More enterprises are considering open source technologies as part of ongoing efforts to lower their data integration costs, a global survey released today has suggested.
Over 1,000 respondents from mainly the US and Europe revealed they were using a combination of commercial applications, open source systems and database utilities for data integration.
Nearly a third (31 per cent) said they used open source and commercial systems together. And a trend emerged towards the use of licence-free software - not just for one-time projects, but also in ongoing mission-critical processes, to replace or complement expensive CPU-dependent systems.
But when questioned about the advantages of open source data integration software over commercial products, licensing did not come out top in its list of perceived benefits.
Respondents felt most strongly about ease of use (cited by 59 per cent) and performance (54 per cent). Licensing costs came fourth with only 42 per cent, behind the advantage of offering no vendor lock-in (42.5 per cent).
The survey also found that 40 per cent of respondents used open source tools to manage their batch operational data integration tasks, compared to 23 per cent for real-time projects.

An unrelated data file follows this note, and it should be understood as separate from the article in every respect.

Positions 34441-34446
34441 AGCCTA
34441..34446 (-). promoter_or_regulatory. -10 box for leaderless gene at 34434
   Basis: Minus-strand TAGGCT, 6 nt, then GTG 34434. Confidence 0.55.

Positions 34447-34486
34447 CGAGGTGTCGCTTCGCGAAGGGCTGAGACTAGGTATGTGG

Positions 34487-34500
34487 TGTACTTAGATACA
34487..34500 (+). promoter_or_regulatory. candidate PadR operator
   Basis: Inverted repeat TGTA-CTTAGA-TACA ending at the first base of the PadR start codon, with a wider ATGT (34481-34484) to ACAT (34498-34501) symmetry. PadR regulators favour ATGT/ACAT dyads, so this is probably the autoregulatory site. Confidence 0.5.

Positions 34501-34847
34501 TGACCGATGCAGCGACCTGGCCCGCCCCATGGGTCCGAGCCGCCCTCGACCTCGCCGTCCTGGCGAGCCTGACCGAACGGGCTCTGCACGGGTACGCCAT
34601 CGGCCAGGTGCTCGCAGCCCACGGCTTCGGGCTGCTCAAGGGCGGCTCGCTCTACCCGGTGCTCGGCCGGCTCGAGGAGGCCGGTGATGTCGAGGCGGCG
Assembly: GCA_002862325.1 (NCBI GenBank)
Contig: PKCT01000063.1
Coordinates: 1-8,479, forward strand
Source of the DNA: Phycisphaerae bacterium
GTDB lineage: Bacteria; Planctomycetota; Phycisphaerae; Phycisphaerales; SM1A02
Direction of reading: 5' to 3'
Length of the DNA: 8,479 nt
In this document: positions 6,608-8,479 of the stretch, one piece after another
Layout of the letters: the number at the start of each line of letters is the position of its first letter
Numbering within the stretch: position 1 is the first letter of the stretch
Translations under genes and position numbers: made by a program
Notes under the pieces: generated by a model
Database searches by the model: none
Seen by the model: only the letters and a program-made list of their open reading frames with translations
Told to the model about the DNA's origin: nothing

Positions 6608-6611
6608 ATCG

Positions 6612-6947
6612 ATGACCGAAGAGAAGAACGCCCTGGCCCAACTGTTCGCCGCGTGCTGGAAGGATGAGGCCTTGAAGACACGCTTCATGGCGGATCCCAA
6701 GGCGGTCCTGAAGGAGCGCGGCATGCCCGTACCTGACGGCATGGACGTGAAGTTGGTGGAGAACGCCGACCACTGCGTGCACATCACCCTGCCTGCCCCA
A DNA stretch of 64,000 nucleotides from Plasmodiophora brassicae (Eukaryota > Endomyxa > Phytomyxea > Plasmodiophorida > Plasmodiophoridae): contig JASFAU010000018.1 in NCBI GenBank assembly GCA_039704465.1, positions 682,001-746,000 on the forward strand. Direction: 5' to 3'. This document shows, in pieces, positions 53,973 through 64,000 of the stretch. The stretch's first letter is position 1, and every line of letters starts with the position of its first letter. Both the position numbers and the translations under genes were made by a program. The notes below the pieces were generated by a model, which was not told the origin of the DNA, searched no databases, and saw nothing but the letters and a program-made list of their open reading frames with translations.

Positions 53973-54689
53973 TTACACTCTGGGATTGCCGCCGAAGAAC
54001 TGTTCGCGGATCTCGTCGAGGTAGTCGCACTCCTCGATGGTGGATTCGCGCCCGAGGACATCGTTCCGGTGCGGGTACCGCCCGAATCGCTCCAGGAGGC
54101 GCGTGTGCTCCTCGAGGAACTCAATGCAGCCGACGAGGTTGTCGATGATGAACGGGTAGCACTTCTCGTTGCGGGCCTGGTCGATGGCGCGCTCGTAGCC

Data loading (42 per cent) and data migration (26.5 per cent) were the second and third most popular types of open source-based project. And data synchronisation was also popular, deployed by 19 per cent of open source data integration users.
"Key players have made major strides toward improving the usability and user-friendliness of open source technologies, which used to be a weak spot for these applications," said Yves de Montcheuil, vice president of marketing at open source data integration vendor Talend.
At the same time, 60.5 per cent of respondents wanted a scheduling tool to consolidate and centralise their technical processes, while 58 per cent of users said they needed a dashboard to centrally monitor processes as they execute.
A shared repository was also considered essential by 55 per cent to enable data sharing on large-scale projects. And 38 per cent of users wanted an administration tool to centrally manage those projects and user teams.
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A 25-year veteran enterprise technology expert, Miya Knights applies her deep understanding of technology gained through her journalism career to both her role as a consultant and as director at Retail Technology Magazine, which she helped shape over the past 17 years. Miya was educated at Oxford University, earning a master’s degree in English.
Her role as a journalist has seen her write for many of the leading technology publishers in the UK such as ITPro, TechWeekEurope, CIO UK, Computer Weekly, and also a number of national newspapers including The Times, Independent, and Financial Times.